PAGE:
There is room on the board to move things around, might not look pretty at the end but as long as it works... The thing is that i will have to look through the junk i have to find something with a low profile, or it wont fit back in its case... its a 1$ surplus item and i would have preferred not have to take it all apart and rebuild it...
    In the meantime im reading a bunch of unuseful stuff on fuji though ... for example this is a pre-2007 thing since it has the old fujifilm logo

    Edit: As it turns out the F in the first line might not be a letter F given the way its printed, maybe a logo maybe not and what i thought was an MX its infact japanese, meaning Kawamata, and not sure if its a logo at all... so...boh Click image for larger version. 

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    Last edited by Snoo; 30th January 2014 at 23:37.



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    Re: Help identifying component

    Sorry to bear bad news but I don't think you will get far. The way these things work is: a low power detector looks for voltage on the input pin (connected to one side of the big circular pad) which is present only when the conductive carbon dot on the rubber key mat bridges the two sides. This 'wakes' the IC and starts the 455KHz oscillator running. The 455KHz is divided to produce a 'carrier' signal, typically dividing by 12 to make 37.9KHz. the carrier is then pulsed in a very specific pattern, rather like morse code and then sent to the LED. The LED stays on for a short period, maybe 50mS then sends the flashes in two parts. The first series of flashes is a product code and afterwards the second set of flashes is a command code. Both are specific to the device it is to control, the device code must match the one expected in the camera and the command code must tell it what operation it is to perform. Each different model has it's own product code (aka it's address), this is how it knows not to respond to the wrong remote control unit. The coding is built in at the factory and can't be changed. With such a specific task to perform, you wont find a generic replacement, you have to start from scratch. It isn't difficult if you use a general purpose microcontroller but you do have to write your own software to produce the right flash sequence. Your first problem would be find out the flash sequence you need and the speed at which the pulses are sent, not easy unless you have a working unit to copy from.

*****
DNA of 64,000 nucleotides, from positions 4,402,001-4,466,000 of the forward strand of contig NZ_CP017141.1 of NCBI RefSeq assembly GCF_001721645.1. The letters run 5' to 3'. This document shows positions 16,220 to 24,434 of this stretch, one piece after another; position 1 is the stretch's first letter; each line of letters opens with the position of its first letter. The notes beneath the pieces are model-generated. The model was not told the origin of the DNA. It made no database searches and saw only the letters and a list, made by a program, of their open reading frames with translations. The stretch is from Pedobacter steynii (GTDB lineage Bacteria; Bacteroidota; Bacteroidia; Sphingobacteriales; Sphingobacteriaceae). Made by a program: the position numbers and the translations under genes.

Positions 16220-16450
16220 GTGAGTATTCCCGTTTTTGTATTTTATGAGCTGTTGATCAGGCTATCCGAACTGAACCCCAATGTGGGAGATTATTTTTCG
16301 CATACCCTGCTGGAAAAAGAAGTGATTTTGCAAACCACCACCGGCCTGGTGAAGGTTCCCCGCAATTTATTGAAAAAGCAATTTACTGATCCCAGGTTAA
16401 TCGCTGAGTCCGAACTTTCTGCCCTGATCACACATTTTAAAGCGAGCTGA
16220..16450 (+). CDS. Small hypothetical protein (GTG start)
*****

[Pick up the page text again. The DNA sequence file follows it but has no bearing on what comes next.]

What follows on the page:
Brian.
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    It's better to share your questions and answers on Edaboard so we can all benefit from each others experiences.



    •   Alt31st January 2014, 01:14

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    Re: Help identifying component

    Thanks Brian, This one is for a Fujifilm camera, one shutter button, just that, i know which code is using... also have the code for Pentax that should have replaced it, so that part is taken care of... This one i might replace it, all the looking around on the net kept going back to Renesas, some of their 4bit ones, but who knows how old it even was back then when they used it which already has to be more than 6 years ago... have a couple of TI uC somewhere i could use eventually, all the other components and the enclosure and battery are perfectly usable...
    Last edited by Snoo; 3rd February 2014 at 20:16.